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The Right to DifferenceFrench Universalism and the Jews$
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Maurice Samuels

Print publication date: 2016

Print ISBN-13: 9780226397054

Published to Chicago Scholarship Online: May 2017

DOI: 10.7208/chicago/9780226399324.001.0001

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PRINTED FROM CHICAGO SCHOLARSHIP ONLINE (www.chicago.universitypressscholarship.com). (c) Copyright University of Chicago Press, 2021. All Rights Reserved. An individual user may print out a PDF of a single chapter of a monograph in CHSO for personal use.date: 29 July 2021

Finkielkraut, Badiou, and the “New Antisemitism”

Finkielkraut, Badiou, and the “New Antisemitism”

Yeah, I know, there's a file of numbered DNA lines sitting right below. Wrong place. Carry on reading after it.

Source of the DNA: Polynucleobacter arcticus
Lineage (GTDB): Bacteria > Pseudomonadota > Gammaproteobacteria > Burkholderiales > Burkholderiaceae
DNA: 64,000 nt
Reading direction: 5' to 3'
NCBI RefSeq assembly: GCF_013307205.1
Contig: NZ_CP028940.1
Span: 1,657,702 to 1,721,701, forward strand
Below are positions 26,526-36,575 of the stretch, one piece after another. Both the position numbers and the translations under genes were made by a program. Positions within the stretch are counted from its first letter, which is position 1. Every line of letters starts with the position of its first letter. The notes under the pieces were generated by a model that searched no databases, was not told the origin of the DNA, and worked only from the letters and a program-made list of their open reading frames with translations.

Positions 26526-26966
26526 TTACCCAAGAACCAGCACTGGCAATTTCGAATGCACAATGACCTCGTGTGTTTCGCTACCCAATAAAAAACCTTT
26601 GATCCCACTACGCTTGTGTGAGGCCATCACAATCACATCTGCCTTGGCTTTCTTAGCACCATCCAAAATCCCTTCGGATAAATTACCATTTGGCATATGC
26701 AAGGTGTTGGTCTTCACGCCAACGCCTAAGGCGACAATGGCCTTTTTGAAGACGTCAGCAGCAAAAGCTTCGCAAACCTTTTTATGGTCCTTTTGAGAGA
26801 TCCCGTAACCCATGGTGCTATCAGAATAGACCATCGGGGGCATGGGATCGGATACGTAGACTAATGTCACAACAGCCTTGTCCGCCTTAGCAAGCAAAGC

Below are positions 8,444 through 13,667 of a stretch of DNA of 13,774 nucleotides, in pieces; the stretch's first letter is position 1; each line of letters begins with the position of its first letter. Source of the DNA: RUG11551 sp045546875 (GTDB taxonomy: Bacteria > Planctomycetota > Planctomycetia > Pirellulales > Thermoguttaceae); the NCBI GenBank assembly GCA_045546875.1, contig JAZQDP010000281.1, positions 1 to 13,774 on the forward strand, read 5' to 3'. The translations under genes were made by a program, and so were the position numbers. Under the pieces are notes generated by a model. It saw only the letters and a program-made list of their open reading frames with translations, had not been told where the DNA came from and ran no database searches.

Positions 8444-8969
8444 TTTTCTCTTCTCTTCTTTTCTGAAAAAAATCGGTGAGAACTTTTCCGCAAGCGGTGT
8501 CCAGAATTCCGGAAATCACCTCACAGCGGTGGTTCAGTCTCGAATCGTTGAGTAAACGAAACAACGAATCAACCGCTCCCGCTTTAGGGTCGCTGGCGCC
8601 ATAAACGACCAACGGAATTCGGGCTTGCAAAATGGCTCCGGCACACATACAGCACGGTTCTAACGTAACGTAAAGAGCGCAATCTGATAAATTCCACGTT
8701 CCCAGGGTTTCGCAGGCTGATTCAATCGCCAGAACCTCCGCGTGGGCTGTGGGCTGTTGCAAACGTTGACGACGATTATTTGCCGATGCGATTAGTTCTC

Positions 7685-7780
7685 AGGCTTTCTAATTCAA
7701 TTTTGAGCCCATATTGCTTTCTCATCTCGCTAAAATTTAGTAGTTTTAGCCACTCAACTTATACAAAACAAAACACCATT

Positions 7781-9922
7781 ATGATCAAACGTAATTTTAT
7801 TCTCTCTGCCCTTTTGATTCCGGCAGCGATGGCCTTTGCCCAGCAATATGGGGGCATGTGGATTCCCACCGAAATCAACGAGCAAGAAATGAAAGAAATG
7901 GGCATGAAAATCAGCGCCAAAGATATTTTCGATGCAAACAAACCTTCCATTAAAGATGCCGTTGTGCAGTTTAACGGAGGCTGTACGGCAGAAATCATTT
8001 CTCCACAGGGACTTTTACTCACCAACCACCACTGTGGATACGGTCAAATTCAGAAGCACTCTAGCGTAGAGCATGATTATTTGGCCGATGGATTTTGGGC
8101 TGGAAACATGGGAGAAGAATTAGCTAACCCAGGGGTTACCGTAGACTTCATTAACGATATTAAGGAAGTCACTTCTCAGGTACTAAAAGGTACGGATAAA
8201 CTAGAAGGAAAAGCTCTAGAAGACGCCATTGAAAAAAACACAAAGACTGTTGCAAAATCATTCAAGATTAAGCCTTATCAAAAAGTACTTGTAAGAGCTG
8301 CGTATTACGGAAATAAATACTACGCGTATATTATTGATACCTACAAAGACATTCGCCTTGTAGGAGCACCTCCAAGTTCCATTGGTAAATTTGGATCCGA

Chapter:
(p.162) 7 Finkielkraut, Badiou, and the “New Antisemitism”
Source:
The Right to Difference
Author(s):

Maurice Samuels

Publisher:
University of Chicago Press
DOI:10.7208/chicago/9780226399324.003.0008

Chapter Seven explores the emergence of a hardline form of universalism, opposed to minority difference, in contemporary debates over Muslim integration, and especially in discourse concerning the rise of Muslim violence against Jews since 2000. Both sides in this debate—those who call attention to the crisis of the “new antisemitism” such as Alain Finkielkraut, and those who denounce the rhetoric of crisis as a diversion meant to distract from the Israel-Palestine conflict, such as Alain Badiou—attempt to position themselves as universalists by denouncing their opponents as “communitarian." This chapter asks what this return to a highly rigid form of universalism means for the possibility of minority integration and for inter-communal dialogue.

Keywords:   Alain Finkielkraut, Alain Badiou, Muslims, new antisemitism, Israel, Palestine

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